“You’re an airline pilot?” I was asked in a very serious tone. “I’ve got a real bone to pick with you guys!” the rant continued…
American Airlines and US Airways today announced their intention to merge, ending months—if not years—of rumor and speculation. The move will create the world’s largest airline.
The International Air Transport Association on Monday further downgraded its 2011 airline industry profit forecast to $4 billion, which would represent a 78 percent drop compared to last year.
Airline passenger travel in the United States is expected to nearly double in the next 20 years, reaching 1.2 billion passengers per year in 2032, the FAA said in its annual forecast.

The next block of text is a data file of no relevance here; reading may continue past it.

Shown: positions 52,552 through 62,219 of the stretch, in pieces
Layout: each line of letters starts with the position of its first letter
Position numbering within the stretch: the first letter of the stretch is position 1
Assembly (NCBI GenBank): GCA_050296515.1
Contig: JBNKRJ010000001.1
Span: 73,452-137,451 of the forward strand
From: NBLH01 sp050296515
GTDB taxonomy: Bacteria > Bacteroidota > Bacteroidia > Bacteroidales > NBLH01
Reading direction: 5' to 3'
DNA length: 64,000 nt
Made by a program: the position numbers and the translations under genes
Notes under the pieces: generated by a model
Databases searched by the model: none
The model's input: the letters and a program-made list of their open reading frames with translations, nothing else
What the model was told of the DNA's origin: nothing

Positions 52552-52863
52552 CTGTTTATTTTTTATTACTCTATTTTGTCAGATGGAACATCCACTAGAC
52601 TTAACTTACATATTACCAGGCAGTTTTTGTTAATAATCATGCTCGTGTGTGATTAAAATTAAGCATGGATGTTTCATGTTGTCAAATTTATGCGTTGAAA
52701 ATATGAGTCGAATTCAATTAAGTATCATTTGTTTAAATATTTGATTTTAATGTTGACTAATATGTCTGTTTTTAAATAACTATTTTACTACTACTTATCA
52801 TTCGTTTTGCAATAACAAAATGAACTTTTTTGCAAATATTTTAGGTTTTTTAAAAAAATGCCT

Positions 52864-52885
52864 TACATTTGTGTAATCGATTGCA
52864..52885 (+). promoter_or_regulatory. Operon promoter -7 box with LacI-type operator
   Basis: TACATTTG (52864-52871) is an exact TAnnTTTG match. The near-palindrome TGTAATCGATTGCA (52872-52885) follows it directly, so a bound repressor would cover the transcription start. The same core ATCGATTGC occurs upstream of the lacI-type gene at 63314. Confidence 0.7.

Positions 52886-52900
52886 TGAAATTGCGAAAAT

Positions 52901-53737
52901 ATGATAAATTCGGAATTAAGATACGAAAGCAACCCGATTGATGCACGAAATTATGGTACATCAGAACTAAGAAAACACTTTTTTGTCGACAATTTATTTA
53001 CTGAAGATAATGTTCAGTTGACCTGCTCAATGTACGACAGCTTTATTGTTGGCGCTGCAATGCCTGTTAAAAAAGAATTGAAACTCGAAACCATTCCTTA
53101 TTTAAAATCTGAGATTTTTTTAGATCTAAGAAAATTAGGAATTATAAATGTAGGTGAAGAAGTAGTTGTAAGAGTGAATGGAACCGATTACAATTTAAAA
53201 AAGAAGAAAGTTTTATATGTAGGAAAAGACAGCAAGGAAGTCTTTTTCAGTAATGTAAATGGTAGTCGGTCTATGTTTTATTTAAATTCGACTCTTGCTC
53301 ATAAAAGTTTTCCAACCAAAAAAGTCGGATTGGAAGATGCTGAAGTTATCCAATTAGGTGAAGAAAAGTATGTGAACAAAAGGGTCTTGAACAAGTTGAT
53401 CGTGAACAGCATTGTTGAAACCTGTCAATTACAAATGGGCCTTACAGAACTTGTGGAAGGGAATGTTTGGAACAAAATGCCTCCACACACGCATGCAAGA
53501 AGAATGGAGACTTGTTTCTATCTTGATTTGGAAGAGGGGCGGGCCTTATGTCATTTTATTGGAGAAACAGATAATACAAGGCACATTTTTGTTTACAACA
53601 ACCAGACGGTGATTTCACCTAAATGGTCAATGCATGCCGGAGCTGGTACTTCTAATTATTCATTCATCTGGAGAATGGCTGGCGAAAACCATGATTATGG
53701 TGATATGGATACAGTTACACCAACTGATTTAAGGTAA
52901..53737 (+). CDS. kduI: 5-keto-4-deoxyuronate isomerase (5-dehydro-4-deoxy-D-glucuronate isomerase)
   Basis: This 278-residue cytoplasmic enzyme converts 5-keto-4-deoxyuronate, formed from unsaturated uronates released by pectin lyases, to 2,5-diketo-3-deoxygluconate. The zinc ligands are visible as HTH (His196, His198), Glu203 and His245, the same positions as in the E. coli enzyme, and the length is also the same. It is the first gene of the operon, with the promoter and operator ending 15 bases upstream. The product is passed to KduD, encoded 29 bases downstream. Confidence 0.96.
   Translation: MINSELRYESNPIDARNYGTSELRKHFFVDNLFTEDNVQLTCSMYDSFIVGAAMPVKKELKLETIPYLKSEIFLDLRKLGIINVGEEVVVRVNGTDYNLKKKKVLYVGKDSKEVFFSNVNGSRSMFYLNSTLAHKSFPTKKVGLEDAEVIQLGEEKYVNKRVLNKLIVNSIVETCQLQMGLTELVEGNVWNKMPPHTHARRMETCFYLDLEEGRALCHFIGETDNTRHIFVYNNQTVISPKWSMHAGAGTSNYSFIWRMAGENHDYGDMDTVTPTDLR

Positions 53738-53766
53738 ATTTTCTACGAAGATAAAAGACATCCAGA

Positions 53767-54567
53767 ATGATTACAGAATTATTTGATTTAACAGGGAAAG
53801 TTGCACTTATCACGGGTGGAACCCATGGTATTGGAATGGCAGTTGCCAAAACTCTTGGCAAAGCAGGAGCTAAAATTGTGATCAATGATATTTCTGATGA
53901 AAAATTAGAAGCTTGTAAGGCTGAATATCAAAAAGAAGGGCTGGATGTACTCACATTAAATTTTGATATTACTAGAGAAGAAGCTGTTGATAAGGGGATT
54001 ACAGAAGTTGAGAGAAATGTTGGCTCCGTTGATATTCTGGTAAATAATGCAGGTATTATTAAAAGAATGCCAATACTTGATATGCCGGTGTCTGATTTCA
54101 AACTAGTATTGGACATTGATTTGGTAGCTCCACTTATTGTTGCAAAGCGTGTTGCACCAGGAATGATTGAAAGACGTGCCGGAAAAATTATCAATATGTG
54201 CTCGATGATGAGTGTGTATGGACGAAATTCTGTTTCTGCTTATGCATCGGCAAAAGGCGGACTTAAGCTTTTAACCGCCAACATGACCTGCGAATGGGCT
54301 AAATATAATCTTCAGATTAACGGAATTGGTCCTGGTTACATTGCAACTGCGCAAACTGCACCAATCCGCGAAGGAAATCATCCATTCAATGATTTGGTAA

Airlines have begun adding extra fuel on flights to New York, fearing the airports may not have enough fuel supply to fill them up.
Airline tickets sold by U.S.-based agencies increased 11.22 percent year-over-year for the first two months of current year, and a 26 percent increase over the same period in 2009, according to a new report.
US airlines have cut costs, slashed workforces and, largely, evolved to fee-based revenue models. But one of the biggest, and sometimes overlooked, changes was the consolidation and retrenchment of hub airports since 2000. While not unsurprising, the shift has created a whole new geography of hubs.